toilet training

Toilet Training is a major milestone in a young child’s life (also parents!). When is the time right? It varies, of course. Typically between 2-4 years of age, but it can be later for children with special needs or chronic illnesses. Girls usually train ealier than boys. First children typically later than their younger siblings (parents – you get better with experience).

What signs suggest your child may be ready? When (s)he:

  • Walks well and can sit for short periods.
  • Is more independent in completing tasks.
  • Shows interest in others using the bathroom.
  • Has dry diapers for 2+ hours.
  • Has predictable BMs or announces when they are occuring.
  • Shows displeasure with wet, soiled diapers.
  • Can pull pants up and down.
  • Can stoop and recover.
  • Will follow simple commands, like “give the ball to me.”

Note that it is not necessary for all of the above to be present in order to proceed.

A few helpful hints:

  • Choose the proper time. Toilet training can take anywhere from days to months. Generally starting when a child is “more ready” (older?) means a shorter training period. Do not start training during important life transitions, like going from crib to bed, a new home, or especially upon arrival of a new sibling.
  • Choose a potty seat. Kids like it when their feet reach the floor.
  • Allow the child to watch other family members use the toilet.
  • Praise all successes and do not criticize unsuccessful efforts or “accidents.”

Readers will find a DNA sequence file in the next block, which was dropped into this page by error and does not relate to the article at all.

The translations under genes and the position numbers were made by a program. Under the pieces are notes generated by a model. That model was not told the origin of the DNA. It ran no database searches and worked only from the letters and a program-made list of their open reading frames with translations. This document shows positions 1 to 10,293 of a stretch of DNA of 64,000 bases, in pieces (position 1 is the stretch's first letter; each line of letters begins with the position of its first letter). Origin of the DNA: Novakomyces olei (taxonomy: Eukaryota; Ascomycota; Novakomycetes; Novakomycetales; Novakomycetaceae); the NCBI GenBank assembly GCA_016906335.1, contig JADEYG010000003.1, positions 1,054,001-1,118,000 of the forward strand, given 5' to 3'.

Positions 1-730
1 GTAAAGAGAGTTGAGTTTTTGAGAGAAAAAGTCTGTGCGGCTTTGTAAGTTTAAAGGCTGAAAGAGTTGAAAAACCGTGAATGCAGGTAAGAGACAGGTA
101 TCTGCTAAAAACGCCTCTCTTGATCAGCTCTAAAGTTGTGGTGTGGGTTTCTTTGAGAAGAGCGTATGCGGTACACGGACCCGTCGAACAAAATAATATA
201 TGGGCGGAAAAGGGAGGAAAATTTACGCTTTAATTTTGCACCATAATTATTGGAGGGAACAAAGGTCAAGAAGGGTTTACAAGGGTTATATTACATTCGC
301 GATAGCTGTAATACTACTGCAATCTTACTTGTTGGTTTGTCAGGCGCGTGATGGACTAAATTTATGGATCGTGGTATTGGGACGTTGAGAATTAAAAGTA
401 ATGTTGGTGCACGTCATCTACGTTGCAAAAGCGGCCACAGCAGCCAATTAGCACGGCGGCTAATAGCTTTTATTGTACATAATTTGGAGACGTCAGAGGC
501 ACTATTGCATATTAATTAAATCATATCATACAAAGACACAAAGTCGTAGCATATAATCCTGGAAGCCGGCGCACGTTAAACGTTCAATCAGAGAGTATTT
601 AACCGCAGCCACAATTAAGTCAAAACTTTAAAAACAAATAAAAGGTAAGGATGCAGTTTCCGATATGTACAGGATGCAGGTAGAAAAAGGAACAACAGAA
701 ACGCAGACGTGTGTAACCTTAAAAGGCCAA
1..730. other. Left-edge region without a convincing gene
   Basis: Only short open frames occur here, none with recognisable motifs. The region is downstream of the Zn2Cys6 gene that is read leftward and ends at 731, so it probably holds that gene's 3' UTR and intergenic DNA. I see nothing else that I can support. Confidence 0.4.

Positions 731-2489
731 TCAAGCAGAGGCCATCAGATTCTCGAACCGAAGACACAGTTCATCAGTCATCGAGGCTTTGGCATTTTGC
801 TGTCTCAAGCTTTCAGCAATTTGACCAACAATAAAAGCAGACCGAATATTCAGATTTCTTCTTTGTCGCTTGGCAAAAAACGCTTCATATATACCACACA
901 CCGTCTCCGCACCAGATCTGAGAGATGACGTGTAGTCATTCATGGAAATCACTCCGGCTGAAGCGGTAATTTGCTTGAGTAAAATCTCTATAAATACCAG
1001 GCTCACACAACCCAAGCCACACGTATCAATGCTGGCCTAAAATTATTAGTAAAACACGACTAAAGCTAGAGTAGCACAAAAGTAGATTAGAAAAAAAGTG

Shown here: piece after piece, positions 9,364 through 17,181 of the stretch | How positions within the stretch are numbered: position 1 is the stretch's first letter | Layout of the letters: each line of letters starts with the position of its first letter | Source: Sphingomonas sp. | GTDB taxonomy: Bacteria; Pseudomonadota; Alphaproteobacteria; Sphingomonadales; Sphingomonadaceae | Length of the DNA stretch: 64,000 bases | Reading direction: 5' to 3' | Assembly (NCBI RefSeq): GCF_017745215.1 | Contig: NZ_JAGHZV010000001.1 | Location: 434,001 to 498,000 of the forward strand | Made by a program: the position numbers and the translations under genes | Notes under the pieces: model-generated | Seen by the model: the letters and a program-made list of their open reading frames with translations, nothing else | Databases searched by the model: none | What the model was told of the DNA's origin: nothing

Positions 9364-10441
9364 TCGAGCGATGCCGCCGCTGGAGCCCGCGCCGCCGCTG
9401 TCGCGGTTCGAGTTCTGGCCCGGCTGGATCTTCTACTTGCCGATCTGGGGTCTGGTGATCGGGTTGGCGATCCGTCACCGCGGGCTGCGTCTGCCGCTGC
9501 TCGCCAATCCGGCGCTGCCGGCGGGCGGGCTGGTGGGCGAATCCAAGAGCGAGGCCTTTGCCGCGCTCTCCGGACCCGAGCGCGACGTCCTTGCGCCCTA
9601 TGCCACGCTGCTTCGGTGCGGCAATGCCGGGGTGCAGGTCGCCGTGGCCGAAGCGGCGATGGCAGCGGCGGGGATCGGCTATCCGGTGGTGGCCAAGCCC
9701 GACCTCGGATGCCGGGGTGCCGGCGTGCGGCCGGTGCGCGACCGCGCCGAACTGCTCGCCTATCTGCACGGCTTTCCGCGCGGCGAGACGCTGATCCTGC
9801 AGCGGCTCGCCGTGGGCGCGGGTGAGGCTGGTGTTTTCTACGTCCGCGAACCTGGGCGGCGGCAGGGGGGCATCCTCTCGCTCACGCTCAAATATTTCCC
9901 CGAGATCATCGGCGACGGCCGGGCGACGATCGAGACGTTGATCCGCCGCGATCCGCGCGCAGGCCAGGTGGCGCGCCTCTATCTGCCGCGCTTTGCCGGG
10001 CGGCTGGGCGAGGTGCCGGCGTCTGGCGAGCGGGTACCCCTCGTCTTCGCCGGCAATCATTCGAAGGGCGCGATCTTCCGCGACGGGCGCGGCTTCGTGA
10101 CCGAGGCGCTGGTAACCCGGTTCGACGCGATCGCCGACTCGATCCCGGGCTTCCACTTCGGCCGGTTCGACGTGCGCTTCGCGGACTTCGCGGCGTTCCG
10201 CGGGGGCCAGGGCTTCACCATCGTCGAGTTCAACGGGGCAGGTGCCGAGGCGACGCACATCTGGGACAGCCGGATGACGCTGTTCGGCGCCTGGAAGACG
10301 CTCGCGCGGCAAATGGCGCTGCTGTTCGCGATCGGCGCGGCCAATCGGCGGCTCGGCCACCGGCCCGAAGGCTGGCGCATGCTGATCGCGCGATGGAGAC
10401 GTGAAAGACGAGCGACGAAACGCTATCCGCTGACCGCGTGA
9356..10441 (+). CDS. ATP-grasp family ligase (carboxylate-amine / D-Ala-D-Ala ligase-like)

• Schedule regular potty trips, especially after naps or meals. Keep the child on the potty seat for several minutes per session, but do not force (try reading a story or playing a game).
  • Be patient with accidents. They will commonly become less frequent over time. If their frequency increases, that may indicate that it’s best to postpone the training for a few weeks or months.
  • Be patient with progress in stages – #1 before #2 or vice versa. It’s fine for her to urinate on the potty but ask for a “pull up” to have a BM. That’s a perfectly acceptable transition step. It takes some kids a few years to stay dry overnight.

If your child has problems like significant constipation, bloody stools, or unexplained regression (increasing accidents in the absence of identifiable life stresses like those detailed above) you might want to call me.

My best advice? A sense of humor. Some day, you will tell your grandchildren of their parents’ toilet misadventures, and it will inspire lots of laughs for 3 generations of families.

Thanks for reading.  Please feel free to comment or ask questions.

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